Big Ten football prevails amid COVID-19 concerns


Photo taken by Megan Baker.

Megan Baker, Staff Writer

On Oct. 23, fans rushed to their TVs to watch Wisconsin beat Illinois 45-7 to kick off the start of the Big Ten football season. The game took place in Wisconsin’s empty stadium due to safety regulations put in place as a result of concern surrounding the spread of COVID-19. In the following weeks, the season has prevailed amid COVID-19 concerns and quarantines. 

The Big Ten football season was originally postponed until 2021; however that decision was reversed in September alongside the announcement that the season would consist of a mere eight conference-only games. Now about halfway through the season, the past few weeks have been filled with excitement, triumph, upset, and even uncertainty for the fans everywhere.

“There’s not much to look forward to this year, so football games are exciting to get a sense of normalcy in these crazy times,” said Michigan State Junior Justin Baker.

Fans and especially students everywhere are overjoyed at the opportunity to watch and root on their teams, even if it means they can’t do it in person. Spectators and fans are not allowed at the games in order to prioritize the safety of players, staff, and fans. 

“With the cases rising it’s definitely worrying to have so many people altogether,” said Baker, “I’m sure they’re doing everything they can to be safe, but it’s still concerning.”

 In contrast, many other conferences are continuing to allow fans to attend the games rather than merely watch from the safety of their homes. On Nov. 7, fans dressed in blue, gold, and green rushed the field, after a Notre Dame victory over Clemson in double overtime, neglecting social distancing practices and upsetting many officials and staff.  

Notre Dame president Rev. John I. Jenkins released a statement, saying, “It was very disappointing to see evidence of widespread disregard of our health protocols at many gatherings.”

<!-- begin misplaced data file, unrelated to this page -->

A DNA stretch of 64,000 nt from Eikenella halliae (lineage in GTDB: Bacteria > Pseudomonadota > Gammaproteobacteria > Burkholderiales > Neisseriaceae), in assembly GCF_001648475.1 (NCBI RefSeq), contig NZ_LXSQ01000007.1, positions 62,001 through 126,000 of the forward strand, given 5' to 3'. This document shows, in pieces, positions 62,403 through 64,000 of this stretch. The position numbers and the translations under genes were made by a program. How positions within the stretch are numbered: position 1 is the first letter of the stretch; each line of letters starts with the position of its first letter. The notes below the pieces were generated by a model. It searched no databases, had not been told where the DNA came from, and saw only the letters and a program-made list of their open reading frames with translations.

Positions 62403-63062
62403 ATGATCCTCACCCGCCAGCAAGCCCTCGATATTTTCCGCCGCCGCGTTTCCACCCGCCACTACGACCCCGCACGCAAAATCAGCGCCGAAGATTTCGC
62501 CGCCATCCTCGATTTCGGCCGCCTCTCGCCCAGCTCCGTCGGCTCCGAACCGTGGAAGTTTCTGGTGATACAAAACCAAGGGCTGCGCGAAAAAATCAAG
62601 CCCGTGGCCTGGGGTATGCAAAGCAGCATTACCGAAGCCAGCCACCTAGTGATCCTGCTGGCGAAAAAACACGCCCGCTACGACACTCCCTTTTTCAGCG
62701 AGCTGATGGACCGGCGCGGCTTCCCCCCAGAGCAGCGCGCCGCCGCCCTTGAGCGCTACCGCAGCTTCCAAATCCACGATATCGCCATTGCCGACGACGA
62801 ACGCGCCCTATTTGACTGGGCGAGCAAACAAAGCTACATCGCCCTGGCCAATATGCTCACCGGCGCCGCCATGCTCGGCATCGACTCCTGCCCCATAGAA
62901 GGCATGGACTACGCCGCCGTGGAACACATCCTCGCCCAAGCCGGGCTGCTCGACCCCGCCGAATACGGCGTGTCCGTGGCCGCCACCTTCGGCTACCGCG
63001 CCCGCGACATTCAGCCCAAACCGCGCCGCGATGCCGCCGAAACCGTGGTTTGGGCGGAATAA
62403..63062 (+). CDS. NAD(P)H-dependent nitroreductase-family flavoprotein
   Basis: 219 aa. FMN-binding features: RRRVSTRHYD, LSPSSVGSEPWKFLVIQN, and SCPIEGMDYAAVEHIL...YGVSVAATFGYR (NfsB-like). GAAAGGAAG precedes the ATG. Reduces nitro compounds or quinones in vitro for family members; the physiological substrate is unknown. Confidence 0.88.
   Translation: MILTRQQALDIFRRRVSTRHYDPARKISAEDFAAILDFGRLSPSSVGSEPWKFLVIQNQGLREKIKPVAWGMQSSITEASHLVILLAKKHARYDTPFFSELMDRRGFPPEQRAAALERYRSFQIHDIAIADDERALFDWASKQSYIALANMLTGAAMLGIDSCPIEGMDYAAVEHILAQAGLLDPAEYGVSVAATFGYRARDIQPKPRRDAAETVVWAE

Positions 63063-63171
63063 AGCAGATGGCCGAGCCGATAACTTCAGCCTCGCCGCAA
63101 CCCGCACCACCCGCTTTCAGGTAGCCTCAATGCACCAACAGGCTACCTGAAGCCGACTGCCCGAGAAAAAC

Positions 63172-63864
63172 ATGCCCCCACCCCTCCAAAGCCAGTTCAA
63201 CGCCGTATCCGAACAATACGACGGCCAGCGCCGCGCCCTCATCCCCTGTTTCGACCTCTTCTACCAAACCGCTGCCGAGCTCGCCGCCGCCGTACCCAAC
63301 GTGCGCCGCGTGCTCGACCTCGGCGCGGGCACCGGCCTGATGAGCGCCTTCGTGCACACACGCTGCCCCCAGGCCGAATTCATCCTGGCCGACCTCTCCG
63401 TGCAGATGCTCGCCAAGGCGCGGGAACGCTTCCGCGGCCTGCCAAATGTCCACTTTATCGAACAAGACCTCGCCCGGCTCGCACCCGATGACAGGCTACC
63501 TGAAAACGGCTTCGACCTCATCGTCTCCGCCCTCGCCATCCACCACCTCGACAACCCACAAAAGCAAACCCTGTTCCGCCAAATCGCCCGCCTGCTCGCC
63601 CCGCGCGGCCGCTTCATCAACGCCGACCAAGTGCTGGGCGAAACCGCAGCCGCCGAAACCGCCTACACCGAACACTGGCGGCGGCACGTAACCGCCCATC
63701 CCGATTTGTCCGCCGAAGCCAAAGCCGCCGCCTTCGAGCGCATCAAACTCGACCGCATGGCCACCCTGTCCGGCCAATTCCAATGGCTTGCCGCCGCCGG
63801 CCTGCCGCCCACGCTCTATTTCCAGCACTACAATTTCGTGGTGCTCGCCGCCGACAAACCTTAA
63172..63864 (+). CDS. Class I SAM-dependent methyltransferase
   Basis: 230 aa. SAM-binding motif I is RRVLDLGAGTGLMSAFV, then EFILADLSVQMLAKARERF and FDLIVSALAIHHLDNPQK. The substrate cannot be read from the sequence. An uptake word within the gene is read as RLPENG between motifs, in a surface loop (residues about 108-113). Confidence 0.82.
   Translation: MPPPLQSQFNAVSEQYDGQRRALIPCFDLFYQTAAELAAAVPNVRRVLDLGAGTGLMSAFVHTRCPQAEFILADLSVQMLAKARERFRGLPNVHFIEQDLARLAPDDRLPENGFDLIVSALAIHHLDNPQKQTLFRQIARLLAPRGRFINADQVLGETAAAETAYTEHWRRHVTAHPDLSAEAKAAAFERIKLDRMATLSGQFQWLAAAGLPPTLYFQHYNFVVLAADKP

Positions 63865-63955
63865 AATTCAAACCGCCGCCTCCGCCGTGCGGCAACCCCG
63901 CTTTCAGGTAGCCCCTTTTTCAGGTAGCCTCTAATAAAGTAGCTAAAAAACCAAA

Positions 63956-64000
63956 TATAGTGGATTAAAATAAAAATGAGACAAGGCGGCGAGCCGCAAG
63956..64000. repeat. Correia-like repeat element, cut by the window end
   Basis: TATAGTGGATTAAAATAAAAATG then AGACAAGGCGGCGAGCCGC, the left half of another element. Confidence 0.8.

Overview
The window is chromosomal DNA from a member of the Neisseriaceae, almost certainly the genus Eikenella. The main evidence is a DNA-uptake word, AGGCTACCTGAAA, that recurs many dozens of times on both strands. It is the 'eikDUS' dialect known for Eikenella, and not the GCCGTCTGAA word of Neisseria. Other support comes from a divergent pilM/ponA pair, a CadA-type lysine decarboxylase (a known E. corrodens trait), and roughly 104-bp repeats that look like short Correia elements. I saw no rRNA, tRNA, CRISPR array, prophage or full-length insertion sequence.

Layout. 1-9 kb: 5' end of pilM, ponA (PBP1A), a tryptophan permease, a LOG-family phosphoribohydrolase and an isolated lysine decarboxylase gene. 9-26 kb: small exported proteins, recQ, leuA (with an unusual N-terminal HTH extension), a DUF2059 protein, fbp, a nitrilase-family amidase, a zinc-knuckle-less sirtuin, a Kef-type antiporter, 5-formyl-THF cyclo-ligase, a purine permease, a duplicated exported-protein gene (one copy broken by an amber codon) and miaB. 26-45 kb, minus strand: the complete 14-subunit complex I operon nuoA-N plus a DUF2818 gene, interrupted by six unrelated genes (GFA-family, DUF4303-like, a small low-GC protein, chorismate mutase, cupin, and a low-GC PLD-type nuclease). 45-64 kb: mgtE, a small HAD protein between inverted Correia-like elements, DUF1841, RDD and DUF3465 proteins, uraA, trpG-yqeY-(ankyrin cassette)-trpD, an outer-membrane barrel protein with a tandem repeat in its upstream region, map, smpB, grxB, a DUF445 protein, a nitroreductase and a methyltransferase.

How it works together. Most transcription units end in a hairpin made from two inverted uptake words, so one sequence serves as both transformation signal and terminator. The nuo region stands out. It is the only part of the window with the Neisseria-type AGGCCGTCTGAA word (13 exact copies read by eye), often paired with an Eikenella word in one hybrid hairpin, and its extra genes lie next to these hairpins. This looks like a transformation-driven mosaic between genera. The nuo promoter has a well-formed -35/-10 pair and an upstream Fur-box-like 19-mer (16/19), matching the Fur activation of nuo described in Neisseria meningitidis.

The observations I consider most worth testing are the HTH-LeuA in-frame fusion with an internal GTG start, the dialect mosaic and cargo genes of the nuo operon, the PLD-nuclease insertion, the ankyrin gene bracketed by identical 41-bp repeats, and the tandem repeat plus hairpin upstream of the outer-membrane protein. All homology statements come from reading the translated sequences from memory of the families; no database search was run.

The disregard for safety demonstrated by students alongside the other COVID-19 scares within the schools solidifies that the decision to not allow spectators during Big Ten games was certainly for the best. Regardless of the safety measures taken, teams and programs are still having positive cases within them, raising even more concern. 

Recently, the University of Maryland’s football season was put on pause following 30 people within the football program testing positive for COVID-19 over a two week period. Their games against Michigan State and Ohio State were cancelled as a result; however, the team is back to practice once again as of Nov. 23. 

“The last two weeks have been trying for everyone associated with our football program,” University of Maryland Athletic Director Damon Evans recently said in a press release. “But I am proud of the resiliency and positive outlook our team has had.”

Nonetheless, amid safety concerns and positive cases shaking up schedules and plans throughout all of college football, the seasons prevail in spite of opposition and controversy. 

“We can only hope that things will get better soon,” said Baker. “Everyone wants things to just go back to the way that they were, with tailgates and packed stadiums. But for now, that’s unfortunately not possible.”